1 September 2022
By Tom Collins
Two days of rolling strike action planned in community and voluntary sector bodies in Galway, Mayo Cork and Donegal in September – Disability and other services affected as unions step up action for improved funding and pay in State funded agencies
Unions have served notice of a series of one-day strike actions in community and voluntary sector agencies in Galway, Mayo, Cork and Donegal later this month, that’s according to a joint statement issued today by Fórsa, INMO and SIPTU trade unions.
The action will take place in five employments in the community and voluntary sector providing social care, and will include action by community employment (CE) supervisors. Action will take place on Wednesday 21st and Thursday 22nd September, as part of the ICTU-led Valuing Care, Valuing Community campaign.
The campaign aims to achieve improved terms and conditions of employment for health and social care professionals and other staff employed in agencies funded by the HSE and other State bodies, where staff are employed on lower pay and lesser conditions than equivalent grades in the HSE and other agencies.
Up to a third of staff in these agencies are leaving their jobs each year to seek better employment in similar work elsewhere. Unions say urgent Government action is needed to address the funding of organisations in the sector, to make pay improvements for staff, stem the high rate of staff exits each year and fulfil recruitment targets for vital health services, including disability and homeless services.
Industrial action ballots in each of the employments, conducted over the past few weeks, produced strong support for industrial action, up to and including strike action. Notice has been served on the following employments for Wednesday 21st September:
- Irish Wheelchair Association Cork
- St. Josephs Foundation
- EmployAbility Cork
And in the following employments on Thursday 22nd September:
- Western Care
- Ability West
- Selected community employment (CE) schemes in Donegal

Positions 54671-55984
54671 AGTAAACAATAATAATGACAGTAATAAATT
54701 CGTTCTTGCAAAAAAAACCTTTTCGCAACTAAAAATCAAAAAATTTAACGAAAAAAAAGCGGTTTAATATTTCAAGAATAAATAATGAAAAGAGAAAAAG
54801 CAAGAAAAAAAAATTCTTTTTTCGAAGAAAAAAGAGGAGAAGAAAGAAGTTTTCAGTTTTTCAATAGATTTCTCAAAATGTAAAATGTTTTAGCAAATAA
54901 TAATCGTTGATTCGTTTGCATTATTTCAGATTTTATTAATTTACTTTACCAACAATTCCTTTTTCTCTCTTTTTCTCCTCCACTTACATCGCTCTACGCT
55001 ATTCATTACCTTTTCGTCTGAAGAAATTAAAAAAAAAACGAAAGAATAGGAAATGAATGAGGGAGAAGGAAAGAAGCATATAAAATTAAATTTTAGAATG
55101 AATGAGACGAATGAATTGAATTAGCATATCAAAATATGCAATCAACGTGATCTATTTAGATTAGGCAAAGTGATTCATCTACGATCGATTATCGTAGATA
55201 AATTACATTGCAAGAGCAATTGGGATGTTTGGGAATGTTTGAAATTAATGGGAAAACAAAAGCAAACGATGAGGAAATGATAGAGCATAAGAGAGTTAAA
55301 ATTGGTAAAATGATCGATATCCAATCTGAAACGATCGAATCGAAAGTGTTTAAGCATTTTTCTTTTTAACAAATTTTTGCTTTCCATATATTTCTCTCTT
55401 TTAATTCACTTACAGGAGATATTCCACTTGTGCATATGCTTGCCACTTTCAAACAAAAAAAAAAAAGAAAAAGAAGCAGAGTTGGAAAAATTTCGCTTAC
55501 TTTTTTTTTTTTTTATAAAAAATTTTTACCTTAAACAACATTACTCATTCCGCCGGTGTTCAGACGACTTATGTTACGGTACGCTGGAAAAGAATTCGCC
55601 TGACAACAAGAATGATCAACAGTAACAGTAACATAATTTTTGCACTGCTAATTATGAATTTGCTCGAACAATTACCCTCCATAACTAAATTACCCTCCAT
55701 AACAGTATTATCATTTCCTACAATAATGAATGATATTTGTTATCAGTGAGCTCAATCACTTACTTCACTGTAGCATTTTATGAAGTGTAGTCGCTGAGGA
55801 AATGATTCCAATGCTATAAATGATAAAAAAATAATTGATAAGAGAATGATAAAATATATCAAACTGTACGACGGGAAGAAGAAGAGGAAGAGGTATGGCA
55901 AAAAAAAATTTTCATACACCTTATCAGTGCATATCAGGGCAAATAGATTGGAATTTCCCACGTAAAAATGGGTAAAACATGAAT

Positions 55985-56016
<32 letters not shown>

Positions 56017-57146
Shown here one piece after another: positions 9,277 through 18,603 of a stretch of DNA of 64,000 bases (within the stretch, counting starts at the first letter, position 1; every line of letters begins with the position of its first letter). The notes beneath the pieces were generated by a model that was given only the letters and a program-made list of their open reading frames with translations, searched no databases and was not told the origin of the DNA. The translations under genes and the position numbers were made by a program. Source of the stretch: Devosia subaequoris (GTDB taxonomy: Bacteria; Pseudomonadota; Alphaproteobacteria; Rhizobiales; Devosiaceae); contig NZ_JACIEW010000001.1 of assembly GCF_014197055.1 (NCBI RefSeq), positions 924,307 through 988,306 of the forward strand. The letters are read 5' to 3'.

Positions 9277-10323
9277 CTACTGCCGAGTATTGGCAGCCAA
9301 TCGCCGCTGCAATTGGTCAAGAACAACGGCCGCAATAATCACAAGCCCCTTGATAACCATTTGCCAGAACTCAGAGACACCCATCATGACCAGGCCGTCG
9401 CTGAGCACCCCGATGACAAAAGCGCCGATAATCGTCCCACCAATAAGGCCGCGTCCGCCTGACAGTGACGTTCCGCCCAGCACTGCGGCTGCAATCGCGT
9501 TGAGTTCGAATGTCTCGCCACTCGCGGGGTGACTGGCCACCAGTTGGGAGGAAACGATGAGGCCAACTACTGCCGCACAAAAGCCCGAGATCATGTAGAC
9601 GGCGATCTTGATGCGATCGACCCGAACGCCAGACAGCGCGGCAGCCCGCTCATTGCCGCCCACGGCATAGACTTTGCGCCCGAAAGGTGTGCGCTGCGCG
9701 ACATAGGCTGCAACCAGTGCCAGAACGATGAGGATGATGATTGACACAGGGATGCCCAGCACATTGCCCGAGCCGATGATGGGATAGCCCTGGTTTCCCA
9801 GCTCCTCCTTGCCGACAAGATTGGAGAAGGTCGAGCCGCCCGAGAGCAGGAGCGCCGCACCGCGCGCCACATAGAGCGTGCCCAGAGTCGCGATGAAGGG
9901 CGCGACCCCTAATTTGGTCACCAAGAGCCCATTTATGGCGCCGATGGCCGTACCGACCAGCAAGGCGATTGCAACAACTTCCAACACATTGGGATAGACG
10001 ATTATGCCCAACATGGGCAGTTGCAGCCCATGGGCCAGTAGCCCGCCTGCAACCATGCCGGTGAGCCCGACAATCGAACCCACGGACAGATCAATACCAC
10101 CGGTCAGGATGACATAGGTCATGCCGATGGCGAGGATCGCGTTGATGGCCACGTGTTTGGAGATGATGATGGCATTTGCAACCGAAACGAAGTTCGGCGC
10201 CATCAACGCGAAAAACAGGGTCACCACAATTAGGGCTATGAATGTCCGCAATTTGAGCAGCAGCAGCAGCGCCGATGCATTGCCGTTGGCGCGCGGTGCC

Research published last year by Fórsa trade union shows that very high annual staff exit rates, of up to 33% annually, is leading to increased recruitment costs and increasing pressure on existing staff to maintain services.
Fórsa national secretary Ashley Connolly said: “Government is failing to grasp the link between its chronic underfunding of the services we’re talking about and the failure to meet the HSE’s recruitment targets in, for example, disability services.
“The outgoing head of the HSE has acknowledged they’re having problems meeting targets for disability services nationally, including unfilled roles in 18 organisations funded by the State. This has led to service delivery issues and growing waiting lists,” she said.
SIPTU official Kevin Figgis added: “The HSE leans heavily on the community and voluntary sector to deliver these services. These are the same organisations struggling to attract enough qualified and experienced staff in a very tight labour market. Why? Because they can get better paid work elsewhere.”
INMO Assistant Director of Industrial Relations, Colm Porter added: “The high level of staff turnover drives up HR and related recruitment costs. The failure to fund the services adequately has led directly to shortfalls in services, growing waiting lists and an intolerable burden placed on nursing and other care staff in the sector,” he said.
SIPTU official Adrian Kane said planned strike action in selected community employment (CE) schemes (which are funded by the Department of Social Protection) in Donegal on 22nd September, reflects long-standing pay stagnation at a time of sharp increases in the cost of living: “The Government has allowed the community and voluntary sector to operate in a policy ‘blind-spot’, where it assumes it can continue to underfund these services and allow the pay and conditions of valuable and experienced community-based staff to stagnate.
“This strike action is designed to move these organisations into the Government’s line of sight and to illustrate just how vital these services are. Policy makers can no longer afford to ignore them, especially at a time of sharply increasing costs in day-to-day living,” he said.